Robin Farina ran a bike shop in Charlotte, N.C.
Business was good. Word was out that this world-class cyclist knew her stuff. She had won the 2011 National Road Race, was a U.S. Olympic long team member and was sought after by riders-in-training.
She had sponsors. She rode for NOW and Novartis for MS. By others’ standards, things were good in the world of women’s cycling for Robin Farina.
But Farina saw a bigger picture. Maybe thanks to her successes, she discovered that women’s cycling was background music to the men’s events.
She knew the women’s purses were minuscule. She’d won her share and that money didn’t go far. She knew women’s opportunities were limited in all kinds of racing, and in turn, she discovered that associations and clubs weren’t doing enough to draw women to cycling.
Farina switched gears.
In moving west to Smartsville (near Grass Valley), Farina found she had more chances to train up-and-coming riders. Meanwhile, she and a group of top-notch female cyclists formed the Women’s Cycling Association — and then she stumbled upon the Davis Bike Club.
It was a busy but rewarding year, says the 37-year-old champion who has put her riding career on hold while trying to foster WCA growth, working with the Davis Bike Club as women’s race team coordinator and accepting a seat on the U.S. Bicycling Hall of Fame board of directors.
“I didn’t know anybody in Davis after I first moved here,” said Farina, who ran into DBC’s Jason Eisenrich at Fourth of July races in downtown Davis during 2013. “Jason is the guy who really got me in (to Davis Bike Club).”
Now she’s in, with both feet… And Farina believes having DBC and the USBHOF just down the hill from her new home can only be good for both her and the new Women’s Cycling Association.
“For the WCA, the goal is to elevate the sport at the pro level while growing it from the grassroots level so we can have a support system,” Farina explains. “Without more women riding bikes, there’s never going to be growth in our sport.”
Enter the DBC and its female race team.
“It used to be very competitive. And now I’ve found a group of really strong women in the Davis Bike Club,” Farina continues. “We have three-fold goals with DBC …
“1) We want more women just getting on bikes; a healthy lifestyle, enjoying cycling. 2) Be able to offer education about cycling — if someone wanted to do a race, if someone wanted to do a group ride, then there’s an avenue for you to feel confident and educated and feel like there’s a group for (your ability level). 3) Build a strong race team in NorCal for Davis again.”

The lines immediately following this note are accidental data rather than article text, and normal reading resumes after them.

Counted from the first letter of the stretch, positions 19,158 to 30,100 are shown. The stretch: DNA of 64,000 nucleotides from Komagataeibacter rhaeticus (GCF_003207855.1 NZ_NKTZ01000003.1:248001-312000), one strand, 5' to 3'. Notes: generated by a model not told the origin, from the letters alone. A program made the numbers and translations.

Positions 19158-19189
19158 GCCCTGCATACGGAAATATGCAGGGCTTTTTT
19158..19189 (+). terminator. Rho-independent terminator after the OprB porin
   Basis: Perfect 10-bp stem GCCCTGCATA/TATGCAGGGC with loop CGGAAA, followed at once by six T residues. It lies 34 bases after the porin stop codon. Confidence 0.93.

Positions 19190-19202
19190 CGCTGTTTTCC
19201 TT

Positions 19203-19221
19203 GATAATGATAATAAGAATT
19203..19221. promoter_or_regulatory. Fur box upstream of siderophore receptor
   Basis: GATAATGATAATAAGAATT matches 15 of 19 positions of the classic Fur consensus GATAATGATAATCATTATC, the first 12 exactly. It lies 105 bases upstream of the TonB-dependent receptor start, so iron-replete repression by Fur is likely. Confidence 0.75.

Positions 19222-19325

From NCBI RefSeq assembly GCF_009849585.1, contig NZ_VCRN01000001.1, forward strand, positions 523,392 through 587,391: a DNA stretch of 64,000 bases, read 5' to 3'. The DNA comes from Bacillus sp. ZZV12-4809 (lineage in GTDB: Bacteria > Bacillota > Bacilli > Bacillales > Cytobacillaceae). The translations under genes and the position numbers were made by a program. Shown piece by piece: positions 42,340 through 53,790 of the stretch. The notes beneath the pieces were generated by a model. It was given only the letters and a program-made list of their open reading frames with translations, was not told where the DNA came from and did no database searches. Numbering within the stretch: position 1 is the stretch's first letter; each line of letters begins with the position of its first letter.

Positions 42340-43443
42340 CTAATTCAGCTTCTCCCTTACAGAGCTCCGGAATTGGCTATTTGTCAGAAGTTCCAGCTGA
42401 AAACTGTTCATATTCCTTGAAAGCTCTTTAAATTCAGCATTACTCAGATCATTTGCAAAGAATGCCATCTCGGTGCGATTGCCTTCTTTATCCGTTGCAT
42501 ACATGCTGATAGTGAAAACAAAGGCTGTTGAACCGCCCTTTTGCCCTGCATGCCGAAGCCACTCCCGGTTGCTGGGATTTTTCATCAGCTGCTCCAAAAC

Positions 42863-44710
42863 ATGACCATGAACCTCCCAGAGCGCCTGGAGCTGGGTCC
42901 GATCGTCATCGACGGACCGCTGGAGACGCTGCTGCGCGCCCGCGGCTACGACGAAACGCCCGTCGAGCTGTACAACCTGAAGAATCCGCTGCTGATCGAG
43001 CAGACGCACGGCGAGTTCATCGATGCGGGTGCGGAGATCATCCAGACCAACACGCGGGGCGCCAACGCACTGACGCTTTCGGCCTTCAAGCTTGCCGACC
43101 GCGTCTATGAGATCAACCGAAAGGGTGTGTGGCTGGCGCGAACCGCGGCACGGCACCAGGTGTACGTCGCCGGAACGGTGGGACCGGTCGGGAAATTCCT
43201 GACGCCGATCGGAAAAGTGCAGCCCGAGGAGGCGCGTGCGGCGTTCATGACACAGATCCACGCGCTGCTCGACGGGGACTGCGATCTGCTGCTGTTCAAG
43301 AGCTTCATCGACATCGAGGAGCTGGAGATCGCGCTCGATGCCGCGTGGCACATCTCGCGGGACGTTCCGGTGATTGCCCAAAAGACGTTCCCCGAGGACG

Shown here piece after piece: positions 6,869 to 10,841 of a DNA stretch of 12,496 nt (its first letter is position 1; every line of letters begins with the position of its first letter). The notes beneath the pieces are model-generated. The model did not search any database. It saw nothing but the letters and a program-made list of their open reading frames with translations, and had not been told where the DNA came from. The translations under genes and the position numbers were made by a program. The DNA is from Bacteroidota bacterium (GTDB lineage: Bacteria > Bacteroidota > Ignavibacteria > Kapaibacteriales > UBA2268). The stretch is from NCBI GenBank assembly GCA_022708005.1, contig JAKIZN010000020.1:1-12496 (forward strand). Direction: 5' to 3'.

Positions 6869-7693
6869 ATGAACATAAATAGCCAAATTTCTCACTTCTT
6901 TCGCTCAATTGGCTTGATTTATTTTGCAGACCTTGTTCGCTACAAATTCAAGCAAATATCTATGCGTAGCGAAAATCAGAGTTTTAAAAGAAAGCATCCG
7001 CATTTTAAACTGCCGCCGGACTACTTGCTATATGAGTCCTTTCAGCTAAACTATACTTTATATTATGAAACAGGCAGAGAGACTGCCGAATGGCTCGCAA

Farina thinks things are on track. Ask new team member Makenzie Delaughder …
“My twin (Peyton) rides,” the former Davis High soccer player told The Enterprise. “It looked like fun, but you have to develop skills before you jump into racing.”
Farina says Delaughder, 19, is perfect for the road.
“It takes a certain personality to race. You have to be competitive … you have to be driven. And just the way she is on a bike, she’s a natural.”
Delaughder is expected to ride her first competitive outing at Saturday’s Dunning Hills Road Race.
“When you have very good coaching, it’s very encouraging,” says Delaughder, looking straight at mentor Farina. “For me it was ‘Wow, these guys are fast!’ I didn’t know if I could keep up with them.”
Now she knows.
For the WCA and its DBC relationship, it seems to be working out.
A well-attended spring showing of a women’s cycling documentary, “Half the Road,” was following by a June biking clinic in Davis. Another clinic is planned later this month or in early September.
Farina says female club members are up (maybe 20 percent of the 600-member DBC).
The WCA already is working on a global basis.
Farina spent time in Paris this month to work with other groups to provide heavy-duty bicycles to women in Third World countries. Farina hopes the new transportation will enable the women to go to work or school.
On the home front, the organization is presenting the Tour de Cure in the fall (both in Santa Barbara and San Francisco) to raise money to fight diabetes.
“WCA at its core wants to see the sport grow,” Farina adds. “We want things to be on par with men’s cycling. We train just as hard, we compete just as hard.
“The more we talk to promoters, it’s about communication and having companies and organizations look at women as a viable marketing opportunity.
“It’s not as hard as I originally thought it was going to be. For the most part, everyone wants to see us succeed and do well.”
While it’s not exactly downhill from here, the WCA might soon level the roadway.
— Reach Bruce Gallaudet at email@example.com or 530-320-4456.